By Edward Bellamy.
Dover. 165 pp. $2.50.
Recently, while doing some research into social conditions in the early twentieth century, I came across a reference to Looking Backward, written in 1888. I decided to read it on the grounds that it would have been read by many people coming of age during the period in which I was interested.
In brief, the story is about Julian West, a young man who, in 1887, falls into a trance and awakens in 2000, by which time the United States has been transformed into a socialist paradise. All businesses, after growing larger and larger, have finally been subsumed into The Great Trust–which owns everything and employs everyone–in a highly benevolent way. How has this happened? “At last, strangely late in the world’s history, the obvious fact was perceived that no business is so essentially the public business as the industry and commerce on which the people’s livelihood depends, and that to entrust it to private persons to be managed for private profit is a folly similar in kind, though vastly greater in magnitude, to that of surrendering the functions of political government to kings and nobles to be conducted for their personal glorification.”
I found Bellamy’s notions of how society could so easily be remade and then perpetuated in its idealized form more than a little soft-headed (says she, full of twenty-first-century cynicism). But I also could not help but be charmed by the book as a whole. For example: The doctor who explains to West the world in 2000 describes how people can sit in their homes and listen to music through the wonders of modern technology–in this case the telephone. Each home has a line that goes to several central music halls where musicians are sawing away twenty-four hours a day; all you have to do is pick a selection from a card and ring up the appropriate hall–kind of like TV Guide and a remote. And how about this for anticipating Amazon.com: Each neighborhood has one huge store, identical to every other store in the country, in which there are samples of everything that’s available for purchase. A customer examines the samples, places an order, and the item is then delivered from a central warehouse to the customer’s home, saving both time and energy. (For all of Bellamy’s foresight regarding technology, he did get at least one aspect of life in 2000 annoyingly wrong: “ladies” still retire after dinner, and are regarded as “rather an allied force than an integral part of the army of the men.”)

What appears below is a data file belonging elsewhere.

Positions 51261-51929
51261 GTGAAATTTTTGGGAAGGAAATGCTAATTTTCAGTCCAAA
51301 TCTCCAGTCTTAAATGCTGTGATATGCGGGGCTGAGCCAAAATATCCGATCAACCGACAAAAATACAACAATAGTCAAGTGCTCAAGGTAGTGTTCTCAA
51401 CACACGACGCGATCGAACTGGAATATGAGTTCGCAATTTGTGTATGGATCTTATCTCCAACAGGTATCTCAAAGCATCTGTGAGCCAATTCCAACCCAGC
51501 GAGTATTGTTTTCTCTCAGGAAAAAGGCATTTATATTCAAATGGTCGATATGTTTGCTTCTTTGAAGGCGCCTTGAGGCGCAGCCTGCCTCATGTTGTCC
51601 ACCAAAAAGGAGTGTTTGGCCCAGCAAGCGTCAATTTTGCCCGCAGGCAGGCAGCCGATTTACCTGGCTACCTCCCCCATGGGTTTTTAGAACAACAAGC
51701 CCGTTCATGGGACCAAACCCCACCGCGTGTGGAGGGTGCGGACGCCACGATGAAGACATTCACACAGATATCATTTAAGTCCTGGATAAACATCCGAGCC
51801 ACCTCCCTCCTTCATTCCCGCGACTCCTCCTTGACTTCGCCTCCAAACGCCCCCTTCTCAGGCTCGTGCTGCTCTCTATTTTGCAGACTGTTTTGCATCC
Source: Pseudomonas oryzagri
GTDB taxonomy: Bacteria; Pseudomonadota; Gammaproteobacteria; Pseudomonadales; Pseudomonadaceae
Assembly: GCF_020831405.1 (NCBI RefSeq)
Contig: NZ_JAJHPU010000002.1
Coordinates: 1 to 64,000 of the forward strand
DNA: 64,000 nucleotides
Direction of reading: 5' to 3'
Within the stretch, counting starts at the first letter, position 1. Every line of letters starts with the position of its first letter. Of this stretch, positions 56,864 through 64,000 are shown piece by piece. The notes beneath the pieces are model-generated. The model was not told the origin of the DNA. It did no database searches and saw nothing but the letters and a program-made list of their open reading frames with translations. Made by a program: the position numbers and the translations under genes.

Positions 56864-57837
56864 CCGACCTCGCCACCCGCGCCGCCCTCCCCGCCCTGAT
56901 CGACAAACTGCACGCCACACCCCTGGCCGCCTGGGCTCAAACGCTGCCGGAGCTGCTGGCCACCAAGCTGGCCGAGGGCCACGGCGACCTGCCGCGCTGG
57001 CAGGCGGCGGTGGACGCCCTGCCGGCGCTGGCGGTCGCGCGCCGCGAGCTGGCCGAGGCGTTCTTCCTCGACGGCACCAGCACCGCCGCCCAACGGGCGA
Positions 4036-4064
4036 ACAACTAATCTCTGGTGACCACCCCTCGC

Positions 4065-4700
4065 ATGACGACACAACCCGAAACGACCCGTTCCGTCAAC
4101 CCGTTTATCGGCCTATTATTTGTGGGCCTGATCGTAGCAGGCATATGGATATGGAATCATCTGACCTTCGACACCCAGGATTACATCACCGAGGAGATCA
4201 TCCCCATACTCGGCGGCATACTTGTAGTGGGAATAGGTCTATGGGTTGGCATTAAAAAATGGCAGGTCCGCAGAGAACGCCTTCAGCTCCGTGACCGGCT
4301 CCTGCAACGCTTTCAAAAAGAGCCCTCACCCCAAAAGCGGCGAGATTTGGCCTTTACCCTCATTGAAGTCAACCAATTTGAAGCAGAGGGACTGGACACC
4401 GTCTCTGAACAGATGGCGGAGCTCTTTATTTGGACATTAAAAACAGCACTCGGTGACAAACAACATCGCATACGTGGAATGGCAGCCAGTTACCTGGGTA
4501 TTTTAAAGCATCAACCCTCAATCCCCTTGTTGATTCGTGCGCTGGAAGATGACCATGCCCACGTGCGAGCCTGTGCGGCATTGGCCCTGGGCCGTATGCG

What I found most charming of all, however, about Looking Backward was not the “Tomorrowland” touches but its pervasive optimism. Bellamy believed, in an unembarrassed way, in the perfectibility of man and society. The doctor tells West that because the conditions of life have changed, so have human attitudes; work is now regarded “as so absolutely natural and reasonable that the idea of its being compulsory has ceased to be thought of.” And Bellamy’s readers believed in such perfectibility, too. Looking Backward was a sensation–a huge bestseller–and led to the founding of a political party advocating Bellamy’s visions. I couldn’t help thinking as I read the book that it still has a lot to teach us–not about how to produce Paradise or what that Paradise might look like, but rather how to live: in confident good cheer and the belief that a better world really is possible.